Earlier this year, Google combined and merged existing privacy policies from its various services
Google might have to face charges from European data protection commissioners within days after unilaterally changing privacy policies in March this year.
The Guardian reports that a group of 30 data protection commissioners from across the European Union are believed to have determined that Google has breached EU privacy laws.
Earlier this year, the search engine allegedly combined and merged existing privacy policies from various Google services including its search engine, YouTube and Google+.
The search engine could make recommendations on YouTube videos based on things users have searched on it and can target advertiser to personalise search outcomes.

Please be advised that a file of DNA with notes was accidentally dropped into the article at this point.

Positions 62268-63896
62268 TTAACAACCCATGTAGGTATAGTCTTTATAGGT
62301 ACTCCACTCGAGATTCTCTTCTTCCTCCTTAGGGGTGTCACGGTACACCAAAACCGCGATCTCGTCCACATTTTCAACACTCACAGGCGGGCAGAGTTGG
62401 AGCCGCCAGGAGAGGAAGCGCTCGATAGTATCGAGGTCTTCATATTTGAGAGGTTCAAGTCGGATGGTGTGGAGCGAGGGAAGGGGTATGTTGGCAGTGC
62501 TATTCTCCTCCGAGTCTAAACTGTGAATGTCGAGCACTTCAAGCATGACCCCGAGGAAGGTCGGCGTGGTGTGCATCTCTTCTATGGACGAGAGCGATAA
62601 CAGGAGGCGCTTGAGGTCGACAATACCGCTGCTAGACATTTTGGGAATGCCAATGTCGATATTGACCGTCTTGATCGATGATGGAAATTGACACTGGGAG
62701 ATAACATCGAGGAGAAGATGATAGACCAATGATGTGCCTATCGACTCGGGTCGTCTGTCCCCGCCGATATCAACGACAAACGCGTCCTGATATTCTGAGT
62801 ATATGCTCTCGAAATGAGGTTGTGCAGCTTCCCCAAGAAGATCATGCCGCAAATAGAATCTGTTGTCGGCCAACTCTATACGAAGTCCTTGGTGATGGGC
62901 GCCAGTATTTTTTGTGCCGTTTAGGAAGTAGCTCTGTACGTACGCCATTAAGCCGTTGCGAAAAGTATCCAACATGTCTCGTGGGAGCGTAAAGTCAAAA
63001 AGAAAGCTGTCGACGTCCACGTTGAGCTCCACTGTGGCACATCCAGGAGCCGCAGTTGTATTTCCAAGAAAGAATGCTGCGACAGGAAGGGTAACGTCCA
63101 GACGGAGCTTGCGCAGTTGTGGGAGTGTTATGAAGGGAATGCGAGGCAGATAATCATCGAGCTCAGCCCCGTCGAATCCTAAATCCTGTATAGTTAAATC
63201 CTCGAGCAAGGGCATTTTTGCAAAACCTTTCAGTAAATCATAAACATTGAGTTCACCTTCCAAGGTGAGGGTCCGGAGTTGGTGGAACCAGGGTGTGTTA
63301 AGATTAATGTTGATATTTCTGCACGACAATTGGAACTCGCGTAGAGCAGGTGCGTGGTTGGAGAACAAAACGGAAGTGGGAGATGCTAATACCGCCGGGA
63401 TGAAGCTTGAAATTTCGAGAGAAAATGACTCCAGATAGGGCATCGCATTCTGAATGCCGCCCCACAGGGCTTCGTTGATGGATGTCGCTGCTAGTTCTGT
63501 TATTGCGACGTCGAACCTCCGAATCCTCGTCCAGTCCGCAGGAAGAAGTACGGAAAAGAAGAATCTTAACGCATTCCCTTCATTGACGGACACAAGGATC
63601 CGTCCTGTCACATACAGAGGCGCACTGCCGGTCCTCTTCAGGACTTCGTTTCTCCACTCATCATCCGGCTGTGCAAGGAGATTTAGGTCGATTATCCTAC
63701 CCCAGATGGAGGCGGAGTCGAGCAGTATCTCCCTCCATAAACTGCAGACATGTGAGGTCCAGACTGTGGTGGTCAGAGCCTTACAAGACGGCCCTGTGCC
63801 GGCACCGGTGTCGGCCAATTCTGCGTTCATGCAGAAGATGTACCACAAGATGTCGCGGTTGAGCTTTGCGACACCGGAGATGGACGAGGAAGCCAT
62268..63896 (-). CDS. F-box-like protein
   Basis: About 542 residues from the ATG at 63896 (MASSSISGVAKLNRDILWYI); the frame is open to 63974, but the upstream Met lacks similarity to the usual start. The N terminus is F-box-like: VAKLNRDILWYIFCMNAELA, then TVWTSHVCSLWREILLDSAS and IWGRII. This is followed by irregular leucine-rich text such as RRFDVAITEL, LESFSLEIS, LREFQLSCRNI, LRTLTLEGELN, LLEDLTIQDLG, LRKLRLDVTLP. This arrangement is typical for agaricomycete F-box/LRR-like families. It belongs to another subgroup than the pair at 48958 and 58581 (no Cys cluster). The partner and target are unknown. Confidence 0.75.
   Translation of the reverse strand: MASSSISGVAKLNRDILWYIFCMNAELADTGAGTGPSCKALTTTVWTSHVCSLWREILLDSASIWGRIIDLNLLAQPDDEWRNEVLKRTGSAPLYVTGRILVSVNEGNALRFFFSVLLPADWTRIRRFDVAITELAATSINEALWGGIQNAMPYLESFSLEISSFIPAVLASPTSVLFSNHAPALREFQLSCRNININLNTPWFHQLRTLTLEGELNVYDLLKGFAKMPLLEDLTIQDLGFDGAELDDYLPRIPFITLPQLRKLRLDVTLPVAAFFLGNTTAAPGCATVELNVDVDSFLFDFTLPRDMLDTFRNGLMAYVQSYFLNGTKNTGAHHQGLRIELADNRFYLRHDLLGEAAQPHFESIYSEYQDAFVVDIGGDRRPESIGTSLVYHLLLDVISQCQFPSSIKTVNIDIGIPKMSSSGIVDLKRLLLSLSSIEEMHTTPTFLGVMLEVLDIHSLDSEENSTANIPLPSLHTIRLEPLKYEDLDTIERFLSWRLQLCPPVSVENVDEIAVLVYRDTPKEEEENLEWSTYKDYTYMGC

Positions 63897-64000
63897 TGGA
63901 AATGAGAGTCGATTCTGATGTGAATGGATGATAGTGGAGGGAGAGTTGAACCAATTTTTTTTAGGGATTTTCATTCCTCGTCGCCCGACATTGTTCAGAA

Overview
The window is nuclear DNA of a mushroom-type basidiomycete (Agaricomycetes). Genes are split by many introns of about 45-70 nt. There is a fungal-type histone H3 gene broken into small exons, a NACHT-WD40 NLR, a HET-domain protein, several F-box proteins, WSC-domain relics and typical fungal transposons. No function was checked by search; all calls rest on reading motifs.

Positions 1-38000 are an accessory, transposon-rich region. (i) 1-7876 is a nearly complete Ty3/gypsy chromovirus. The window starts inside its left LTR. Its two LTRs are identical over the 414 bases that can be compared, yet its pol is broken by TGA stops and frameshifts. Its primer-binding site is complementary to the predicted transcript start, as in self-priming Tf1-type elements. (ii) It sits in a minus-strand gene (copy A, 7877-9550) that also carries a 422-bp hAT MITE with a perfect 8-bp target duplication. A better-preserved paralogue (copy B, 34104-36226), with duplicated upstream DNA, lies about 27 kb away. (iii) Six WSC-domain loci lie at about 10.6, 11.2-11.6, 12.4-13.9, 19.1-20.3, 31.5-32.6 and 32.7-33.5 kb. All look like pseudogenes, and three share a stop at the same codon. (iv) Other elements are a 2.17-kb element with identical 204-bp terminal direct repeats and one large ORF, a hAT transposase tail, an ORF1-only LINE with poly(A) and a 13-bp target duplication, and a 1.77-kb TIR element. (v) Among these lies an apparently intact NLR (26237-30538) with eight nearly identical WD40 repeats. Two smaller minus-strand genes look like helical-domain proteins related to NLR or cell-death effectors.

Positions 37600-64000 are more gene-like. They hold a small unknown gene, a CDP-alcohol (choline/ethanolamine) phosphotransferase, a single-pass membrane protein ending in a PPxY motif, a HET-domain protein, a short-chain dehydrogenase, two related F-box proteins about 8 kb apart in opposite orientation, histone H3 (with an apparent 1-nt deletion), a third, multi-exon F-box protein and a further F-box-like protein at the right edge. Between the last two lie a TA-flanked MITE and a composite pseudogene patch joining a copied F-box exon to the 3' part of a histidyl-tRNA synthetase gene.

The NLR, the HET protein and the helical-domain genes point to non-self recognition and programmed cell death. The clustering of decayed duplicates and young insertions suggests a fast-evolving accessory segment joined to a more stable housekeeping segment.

After the introduction of Google+, the search engine tried to merge its various products into one core Google product.
Microsoft may be fined heavily for its failure to include a crucial update in the latest version of Windows which provided European consumers a choice of browser.
EU Competition Commissioner Joaquin Almunia said: "In the information and communication industries, our work with Google is proceeding; whereas we are currently reviewing the case regarding Microsoft’s failure to keep commitments it took back in 2009 and I want to take a decision soon on the next steps."
In early next year, a decision is anticipated to be taken on Microsoft’s breach of antitrust commitments.